Abortion: most people don’t like talking about it because it’s so divisive, so complex, and so hard for a lot of people to even take a stand on.
It’s also a topic that is disproportionately important to political races compared to the percent of the population Roe V. Wade actually affects.
It has once again become a hot topic among Republican hopefuls, although former George W. Bush aid David Frum wonders how much longer abortion will be a lightning rod.
Since I’ve never been much good at predicting the future (I’ll leave that to Frum), I wanted to broach a subject Frum touches on to start the article, namely, the current debate about what’s been dubbed “reproductive rights.”
Mitt Romney, for instance, was pro-choice…at least until he started being pro-life.
Herman Cain was pro-life, but anti-government involvement, now he’s on the “under no circumstances” train.
Rick Perry chastised Cain for holding that initial position, a stance Perry characterized as Cain wanting to have his cake and eat it too.
But Cain’s position is one plenty of reasonable people hold, “I don’t like abortion, but government doesn’t have the right to tell me what to do with my body.”
That part about government and your body would be true, except for it’s not.
Even a small-government proponent has to admit that the government has all kinds of control over how we treat our bodies. You can’t drink alcohol and then drive. OWI/DUI laws are government control of your body, but done so in an effort to protect the people around you.
In fact, you can’t even drive without glasses or contacts if you ought to be wearing them. When you think about it that way, the government can even take extreme measures like controlling your wardrobe choices, if it means making everyone safer.
We can agree laws like drinking and driving, or wearing one’s corrective lenses are necessary restrictions set by our government.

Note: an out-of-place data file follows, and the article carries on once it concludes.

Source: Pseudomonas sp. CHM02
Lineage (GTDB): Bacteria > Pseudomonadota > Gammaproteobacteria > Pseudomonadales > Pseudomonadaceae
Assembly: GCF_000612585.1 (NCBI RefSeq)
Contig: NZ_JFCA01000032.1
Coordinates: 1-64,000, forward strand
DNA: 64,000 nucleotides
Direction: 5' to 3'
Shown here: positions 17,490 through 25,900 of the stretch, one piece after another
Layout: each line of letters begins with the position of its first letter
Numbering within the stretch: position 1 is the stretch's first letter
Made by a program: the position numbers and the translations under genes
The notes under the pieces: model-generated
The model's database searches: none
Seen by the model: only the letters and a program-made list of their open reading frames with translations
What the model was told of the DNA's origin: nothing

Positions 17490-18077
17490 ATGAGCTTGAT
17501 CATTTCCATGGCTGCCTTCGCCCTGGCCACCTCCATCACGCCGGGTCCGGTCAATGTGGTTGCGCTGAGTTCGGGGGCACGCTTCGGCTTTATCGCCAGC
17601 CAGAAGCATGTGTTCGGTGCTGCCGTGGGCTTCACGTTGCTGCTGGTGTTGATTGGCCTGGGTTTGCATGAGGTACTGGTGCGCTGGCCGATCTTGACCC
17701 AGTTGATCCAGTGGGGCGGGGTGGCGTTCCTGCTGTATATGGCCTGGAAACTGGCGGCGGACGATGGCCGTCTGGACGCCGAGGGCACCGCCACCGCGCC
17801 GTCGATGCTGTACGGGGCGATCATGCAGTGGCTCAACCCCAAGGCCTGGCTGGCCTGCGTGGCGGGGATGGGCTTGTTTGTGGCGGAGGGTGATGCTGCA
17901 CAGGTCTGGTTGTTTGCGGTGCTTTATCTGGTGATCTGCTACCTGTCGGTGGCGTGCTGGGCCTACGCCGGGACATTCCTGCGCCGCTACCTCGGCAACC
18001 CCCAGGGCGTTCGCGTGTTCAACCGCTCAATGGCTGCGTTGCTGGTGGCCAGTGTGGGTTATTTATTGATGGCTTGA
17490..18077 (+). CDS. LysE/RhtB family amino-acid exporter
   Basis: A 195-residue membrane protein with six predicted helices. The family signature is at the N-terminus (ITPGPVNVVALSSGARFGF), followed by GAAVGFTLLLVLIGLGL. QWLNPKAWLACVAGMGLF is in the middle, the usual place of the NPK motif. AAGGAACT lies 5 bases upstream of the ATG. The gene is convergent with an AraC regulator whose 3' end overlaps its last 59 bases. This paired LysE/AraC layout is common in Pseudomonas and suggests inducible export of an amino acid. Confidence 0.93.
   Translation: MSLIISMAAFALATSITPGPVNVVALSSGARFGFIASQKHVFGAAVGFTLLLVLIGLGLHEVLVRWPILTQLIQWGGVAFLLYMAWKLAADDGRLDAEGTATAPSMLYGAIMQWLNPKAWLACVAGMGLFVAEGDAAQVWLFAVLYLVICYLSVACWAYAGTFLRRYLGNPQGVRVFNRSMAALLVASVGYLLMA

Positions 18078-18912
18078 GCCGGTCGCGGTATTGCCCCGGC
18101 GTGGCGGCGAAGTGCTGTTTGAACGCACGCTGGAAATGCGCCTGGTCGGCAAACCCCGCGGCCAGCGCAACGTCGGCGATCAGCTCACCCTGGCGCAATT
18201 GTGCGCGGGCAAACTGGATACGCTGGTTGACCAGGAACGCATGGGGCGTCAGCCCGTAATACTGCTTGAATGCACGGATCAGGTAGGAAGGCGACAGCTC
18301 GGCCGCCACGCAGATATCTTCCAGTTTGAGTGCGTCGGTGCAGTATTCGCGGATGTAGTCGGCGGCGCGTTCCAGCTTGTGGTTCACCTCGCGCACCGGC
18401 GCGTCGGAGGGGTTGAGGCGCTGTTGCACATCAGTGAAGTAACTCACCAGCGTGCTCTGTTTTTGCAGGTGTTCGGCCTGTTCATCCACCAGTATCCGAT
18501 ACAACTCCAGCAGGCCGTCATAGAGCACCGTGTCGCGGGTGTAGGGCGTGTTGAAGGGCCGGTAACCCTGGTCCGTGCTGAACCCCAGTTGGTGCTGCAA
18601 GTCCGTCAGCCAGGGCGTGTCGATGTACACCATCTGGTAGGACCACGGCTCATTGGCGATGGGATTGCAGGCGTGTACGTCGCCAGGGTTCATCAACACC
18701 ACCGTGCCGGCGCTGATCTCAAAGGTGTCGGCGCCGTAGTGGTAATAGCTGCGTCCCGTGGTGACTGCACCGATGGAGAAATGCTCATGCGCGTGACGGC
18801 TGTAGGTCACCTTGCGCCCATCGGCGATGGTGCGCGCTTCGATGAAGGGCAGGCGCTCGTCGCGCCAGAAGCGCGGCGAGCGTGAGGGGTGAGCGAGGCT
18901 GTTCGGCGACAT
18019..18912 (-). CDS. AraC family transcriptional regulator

We clearly don’t agree about abortion.
The “reproductive rights” argument is strange, framed as a women’s rights issue. That’s like if a roofer and a carpenter build a house, you say ‘The roofer built that house.’
I have limited medical knowledge, but I’m pretty sure you need two sex organs to reproduce (assuming intercourse is how the pregnancy arose).
Why, then, does a woman have the “right” to terminate a pregnancy she shared an equal part in creating with another person, and with whom she equally splits the DNA in the fertilized egg?
To be sure, part of the the argument goes that since the women carries the unborn child for nine months, during which time the fetus requires literally everything from the mother, she ought to have additional rights.
The same flawed argument applies once the baby is born: she had to carry it, it still relies solely on her to survive, yet the law considers it murder to end that baby’s life once it is free from the mother’s body.
There is no underlying misogyny here, no attempt to undercut feminist movement principles, or reduce equality. The fact is, regardless of who is carrying the child, this is not an issue of rights by the mother.
No, the unborn child doesn’t have a name, nor does it have a social security number. It doesn’t even have consciousness.
But how does that differ from say an illegal immigrant infant? Or a 90 year-old Italian woman with dementia in an assisted living facility in America who never renewed her green card.
Neither of these people are citizens, they can’t speak, eat, think, or survive on their own without constant care. End their lives and you face 25 to life in prison.
End the life of your unborn child, all you face is some ridicule (maybe) as you leave the clinic from a couple of people holding signs.